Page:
The questionnaire included the introductory statement: “The following survey is designed to assess the current state of knowledge about FXS and utilization of syndrome-specific resources by professionals in the field of Special Education / Applied Behavior Analysis.” As summarized in Table 1,each respondent was asked to note his or her age and gender as well as other demographic information (e.g., professional title, number of years in practice, work setting, prior training in genetics, etc.). Respondents were queried about the frequency with which they asked about the etiology of a child's ASD when working with a new family. Four questions specifically inquired about respondents' experience with children diagnosed with FXS and ways in which they educated themselves about the diagnosis. Respondents were specifically asked whether they had ever requested information about FXS from a national support organization and whether or not they had ever attended a conference or seminar about FXS. Respondents were asked to self-rate their knowledge of FXS on a three-point scale: “not at all knowledgeable,” “somewhat knowledgeable,” or “very knowledgeable.” Seven survey questions were designed to assess factual information about FXS and related issues (Table 2). Four multiple-choice questions tested specific knowledge about key physical and behavioral aspects of FXS; three questions related to general principles in genetics and developmental disabilities. Each knowledge question had only one correct answer; one point was given for a correct answer, and incorrect or blank answers received zero points. Knowledge questions were designed through author consensus to reflect fundamental facts about FXS that are routinely highlighted in professional and parent literature.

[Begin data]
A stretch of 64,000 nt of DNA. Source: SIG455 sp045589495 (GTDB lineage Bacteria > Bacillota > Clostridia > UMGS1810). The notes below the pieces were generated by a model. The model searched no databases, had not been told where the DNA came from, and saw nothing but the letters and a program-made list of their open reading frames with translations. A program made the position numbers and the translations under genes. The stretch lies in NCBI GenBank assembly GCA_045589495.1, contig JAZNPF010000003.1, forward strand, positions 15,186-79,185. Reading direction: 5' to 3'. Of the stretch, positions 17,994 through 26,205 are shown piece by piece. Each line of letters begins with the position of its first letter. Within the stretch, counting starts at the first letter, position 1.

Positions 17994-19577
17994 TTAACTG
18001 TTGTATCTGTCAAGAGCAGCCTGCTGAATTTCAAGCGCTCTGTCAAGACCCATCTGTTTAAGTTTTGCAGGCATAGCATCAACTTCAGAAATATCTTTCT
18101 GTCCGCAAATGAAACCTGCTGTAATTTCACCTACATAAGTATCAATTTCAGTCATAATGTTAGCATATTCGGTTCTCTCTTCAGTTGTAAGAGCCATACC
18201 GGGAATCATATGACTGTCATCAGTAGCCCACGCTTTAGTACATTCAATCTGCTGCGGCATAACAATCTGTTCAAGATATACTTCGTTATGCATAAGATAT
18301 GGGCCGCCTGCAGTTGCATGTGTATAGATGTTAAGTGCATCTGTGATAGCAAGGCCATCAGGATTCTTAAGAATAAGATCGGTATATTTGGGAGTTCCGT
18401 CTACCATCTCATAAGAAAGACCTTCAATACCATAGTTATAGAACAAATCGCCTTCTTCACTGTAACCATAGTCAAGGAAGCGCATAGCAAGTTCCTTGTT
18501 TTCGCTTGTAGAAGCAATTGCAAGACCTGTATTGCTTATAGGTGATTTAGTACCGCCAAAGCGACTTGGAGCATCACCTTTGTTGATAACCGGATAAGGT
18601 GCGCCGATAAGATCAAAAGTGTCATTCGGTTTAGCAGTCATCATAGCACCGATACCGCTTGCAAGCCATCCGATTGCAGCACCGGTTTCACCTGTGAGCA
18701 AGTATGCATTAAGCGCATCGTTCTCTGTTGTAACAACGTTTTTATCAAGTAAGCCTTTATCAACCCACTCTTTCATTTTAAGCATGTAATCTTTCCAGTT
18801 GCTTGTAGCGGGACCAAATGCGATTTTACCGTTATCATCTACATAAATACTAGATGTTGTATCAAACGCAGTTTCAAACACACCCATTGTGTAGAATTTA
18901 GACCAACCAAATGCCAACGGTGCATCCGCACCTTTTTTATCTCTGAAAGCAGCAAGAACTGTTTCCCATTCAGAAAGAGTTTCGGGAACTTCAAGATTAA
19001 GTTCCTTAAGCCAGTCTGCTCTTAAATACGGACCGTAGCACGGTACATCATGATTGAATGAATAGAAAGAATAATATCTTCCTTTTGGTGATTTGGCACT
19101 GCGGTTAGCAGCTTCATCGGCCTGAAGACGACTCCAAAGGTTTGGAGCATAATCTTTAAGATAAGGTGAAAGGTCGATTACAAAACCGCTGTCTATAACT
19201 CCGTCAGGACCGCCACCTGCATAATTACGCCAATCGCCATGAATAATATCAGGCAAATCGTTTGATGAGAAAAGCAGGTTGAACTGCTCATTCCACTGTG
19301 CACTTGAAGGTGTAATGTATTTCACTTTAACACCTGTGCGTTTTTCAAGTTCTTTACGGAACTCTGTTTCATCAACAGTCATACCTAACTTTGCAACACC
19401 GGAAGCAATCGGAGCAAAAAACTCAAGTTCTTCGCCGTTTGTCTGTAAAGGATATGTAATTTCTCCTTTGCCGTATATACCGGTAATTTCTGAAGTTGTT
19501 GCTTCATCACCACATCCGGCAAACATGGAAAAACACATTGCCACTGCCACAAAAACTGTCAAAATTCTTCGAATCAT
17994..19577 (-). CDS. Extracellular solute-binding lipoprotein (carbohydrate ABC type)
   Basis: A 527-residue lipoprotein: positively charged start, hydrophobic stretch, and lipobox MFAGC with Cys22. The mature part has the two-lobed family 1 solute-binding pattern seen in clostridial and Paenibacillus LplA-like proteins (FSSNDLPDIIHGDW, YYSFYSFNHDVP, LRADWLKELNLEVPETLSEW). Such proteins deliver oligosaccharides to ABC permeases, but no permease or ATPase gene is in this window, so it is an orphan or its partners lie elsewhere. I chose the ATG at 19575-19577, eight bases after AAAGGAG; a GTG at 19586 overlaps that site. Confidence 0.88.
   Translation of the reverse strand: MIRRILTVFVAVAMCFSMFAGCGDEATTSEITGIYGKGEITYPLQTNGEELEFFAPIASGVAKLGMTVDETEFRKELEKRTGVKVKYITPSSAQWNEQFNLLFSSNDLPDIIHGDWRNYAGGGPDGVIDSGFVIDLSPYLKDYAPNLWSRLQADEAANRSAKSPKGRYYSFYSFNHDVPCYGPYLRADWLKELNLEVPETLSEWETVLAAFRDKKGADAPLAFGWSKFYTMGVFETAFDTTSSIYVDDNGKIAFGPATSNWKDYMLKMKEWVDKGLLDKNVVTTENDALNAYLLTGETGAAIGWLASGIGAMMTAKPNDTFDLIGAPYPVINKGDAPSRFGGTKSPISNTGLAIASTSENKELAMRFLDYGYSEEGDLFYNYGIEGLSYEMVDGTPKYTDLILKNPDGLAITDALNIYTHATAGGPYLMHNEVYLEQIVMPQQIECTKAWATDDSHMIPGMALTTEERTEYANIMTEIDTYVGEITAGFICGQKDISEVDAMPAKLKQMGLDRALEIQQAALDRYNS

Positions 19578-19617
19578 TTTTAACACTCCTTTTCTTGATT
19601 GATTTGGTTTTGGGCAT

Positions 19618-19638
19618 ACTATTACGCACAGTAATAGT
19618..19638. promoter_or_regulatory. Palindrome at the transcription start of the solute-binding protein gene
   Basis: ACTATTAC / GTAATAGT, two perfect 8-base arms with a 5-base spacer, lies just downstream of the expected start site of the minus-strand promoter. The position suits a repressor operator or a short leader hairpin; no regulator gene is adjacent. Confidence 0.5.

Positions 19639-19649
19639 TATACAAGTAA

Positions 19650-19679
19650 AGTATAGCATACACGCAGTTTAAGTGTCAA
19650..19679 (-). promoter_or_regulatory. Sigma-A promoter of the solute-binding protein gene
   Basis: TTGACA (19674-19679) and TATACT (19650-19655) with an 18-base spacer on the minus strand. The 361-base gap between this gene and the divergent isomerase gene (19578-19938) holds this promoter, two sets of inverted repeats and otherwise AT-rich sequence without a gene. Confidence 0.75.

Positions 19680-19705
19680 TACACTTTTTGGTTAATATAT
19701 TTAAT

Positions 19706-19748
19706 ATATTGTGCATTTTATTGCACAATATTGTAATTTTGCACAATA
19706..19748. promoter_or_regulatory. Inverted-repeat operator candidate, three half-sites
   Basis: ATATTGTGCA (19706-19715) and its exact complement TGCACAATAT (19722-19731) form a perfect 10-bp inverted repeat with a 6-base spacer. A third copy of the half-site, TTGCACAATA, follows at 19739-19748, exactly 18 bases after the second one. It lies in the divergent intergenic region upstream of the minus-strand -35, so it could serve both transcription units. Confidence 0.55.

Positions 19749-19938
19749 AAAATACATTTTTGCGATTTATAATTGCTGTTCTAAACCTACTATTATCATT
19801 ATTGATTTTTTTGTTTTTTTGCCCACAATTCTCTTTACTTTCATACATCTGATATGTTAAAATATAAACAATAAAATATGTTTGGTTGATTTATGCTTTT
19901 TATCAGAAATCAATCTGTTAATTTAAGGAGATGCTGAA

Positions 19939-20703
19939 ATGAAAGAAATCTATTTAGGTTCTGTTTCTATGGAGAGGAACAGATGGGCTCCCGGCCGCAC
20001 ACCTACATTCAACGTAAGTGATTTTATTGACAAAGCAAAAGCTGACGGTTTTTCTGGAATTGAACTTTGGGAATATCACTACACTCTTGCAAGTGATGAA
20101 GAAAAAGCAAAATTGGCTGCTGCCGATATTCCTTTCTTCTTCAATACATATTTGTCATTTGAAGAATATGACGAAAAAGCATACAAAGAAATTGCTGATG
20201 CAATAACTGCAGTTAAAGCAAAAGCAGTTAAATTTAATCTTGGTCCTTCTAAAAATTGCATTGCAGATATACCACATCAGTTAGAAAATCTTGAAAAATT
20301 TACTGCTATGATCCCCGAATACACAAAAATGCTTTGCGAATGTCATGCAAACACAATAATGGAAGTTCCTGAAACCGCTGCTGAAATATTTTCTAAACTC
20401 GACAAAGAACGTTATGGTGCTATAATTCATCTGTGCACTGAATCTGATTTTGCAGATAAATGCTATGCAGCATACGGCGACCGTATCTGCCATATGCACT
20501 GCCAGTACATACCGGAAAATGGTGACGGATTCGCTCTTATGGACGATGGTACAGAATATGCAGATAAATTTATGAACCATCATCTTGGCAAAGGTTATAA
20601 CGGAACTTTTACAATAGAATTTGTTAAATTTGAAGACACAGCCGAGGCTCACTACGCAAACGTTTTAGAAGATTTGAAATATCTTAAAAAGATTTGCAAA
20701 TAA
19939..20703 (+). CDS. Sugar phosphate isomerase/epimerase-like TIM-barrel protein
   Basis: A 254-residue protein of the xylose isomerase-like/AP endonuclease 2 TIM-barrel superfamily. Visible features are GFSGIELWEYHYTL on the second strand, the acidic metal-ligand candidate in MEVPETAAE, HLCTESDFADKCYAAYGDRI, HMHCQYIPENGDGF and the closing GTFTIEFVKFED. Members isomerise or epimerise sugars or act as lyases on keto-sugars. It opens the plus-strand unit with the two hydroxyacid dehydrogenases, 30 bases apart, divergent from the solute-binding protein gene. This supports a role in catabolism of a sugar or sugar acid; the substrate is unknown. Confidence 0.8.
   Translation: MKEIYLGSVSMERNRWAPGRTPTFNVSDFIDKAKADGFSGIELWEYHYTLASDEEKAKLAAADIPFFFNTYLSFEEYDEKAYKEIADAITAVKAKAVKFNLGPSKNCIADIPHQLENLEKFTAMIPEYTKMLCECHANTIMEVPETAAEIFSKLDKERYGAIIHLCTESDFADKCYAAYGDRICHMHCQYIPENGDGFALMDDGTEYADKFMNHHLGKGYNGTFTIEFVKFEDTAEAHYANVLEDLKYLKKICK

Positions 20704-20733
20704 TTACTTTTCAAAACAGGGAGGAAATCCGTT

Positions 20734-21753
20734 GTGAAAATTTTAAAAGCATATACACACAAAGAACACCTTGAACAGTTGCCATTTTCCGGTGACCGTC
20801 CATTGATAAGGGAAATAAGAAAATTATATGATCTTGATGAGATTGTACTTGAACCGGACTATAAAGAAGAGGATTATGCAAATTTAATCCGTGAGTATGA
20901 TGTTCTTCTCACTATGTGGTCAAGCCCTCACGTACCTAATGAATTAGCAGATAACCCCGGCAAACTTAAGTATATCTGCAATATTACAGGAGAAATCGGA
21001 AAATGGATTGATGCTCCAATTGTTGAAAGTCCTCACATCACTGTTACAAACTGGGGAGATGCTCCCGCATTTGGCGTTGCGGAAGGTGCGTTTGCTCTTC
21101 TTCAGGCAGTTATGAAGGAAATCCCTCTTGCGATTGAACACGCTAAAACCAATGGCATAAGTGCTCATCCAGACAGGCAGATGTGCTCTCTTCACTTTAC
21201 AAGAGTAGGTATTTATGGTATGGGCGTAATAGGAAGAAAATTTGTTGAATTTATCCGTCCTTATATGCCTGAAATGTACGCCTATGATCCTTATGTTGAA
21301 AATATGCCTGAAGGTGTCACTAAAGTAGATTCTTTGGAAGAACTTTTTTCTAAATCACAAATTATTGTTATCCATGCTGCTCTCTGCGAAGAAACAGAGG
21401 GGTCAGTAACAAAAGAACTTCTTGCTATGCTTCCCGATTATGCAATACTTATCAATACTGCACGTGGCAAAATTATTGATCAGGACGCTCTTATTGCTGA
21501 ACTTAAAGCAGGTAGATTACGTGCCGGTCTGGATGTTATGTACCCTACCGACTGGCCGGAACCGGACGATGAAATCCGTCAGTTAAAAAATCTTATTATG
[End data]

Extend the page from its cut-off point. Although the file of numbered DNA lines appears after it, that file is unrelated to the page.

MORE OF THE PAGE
The remaining survey questions were designed to assess respondents' perceptions and opinions about diagnostic genetic testing and the importance of etiology. A five-point Likert scale ranging from “strongly agree” to “strongly disagree” followed each of six subjective statements (e.g., “When I work with a student who has a genetic diagnosis, I feel less optimistic about his/her prognosis than I do for students without genetic diagnoses”). These questions were also developed through author consensus. During survey construction, each item was cognitive tested, and questions were not included unless all three authors agreed on the interpretation of the question. Formal pilot testing of the survey was not undertaken.
Four hundred thirty-nine surveys were fully or partially completed (Table 1). Surveys with missing data were included in analyses for which data was available. Missing data was treated as an incorrect response for the seven multiple-choice knowledge questions with a single correct answer. Key findings of the study are described below. The questionnaire and complete results are available upon request from the corresponding author.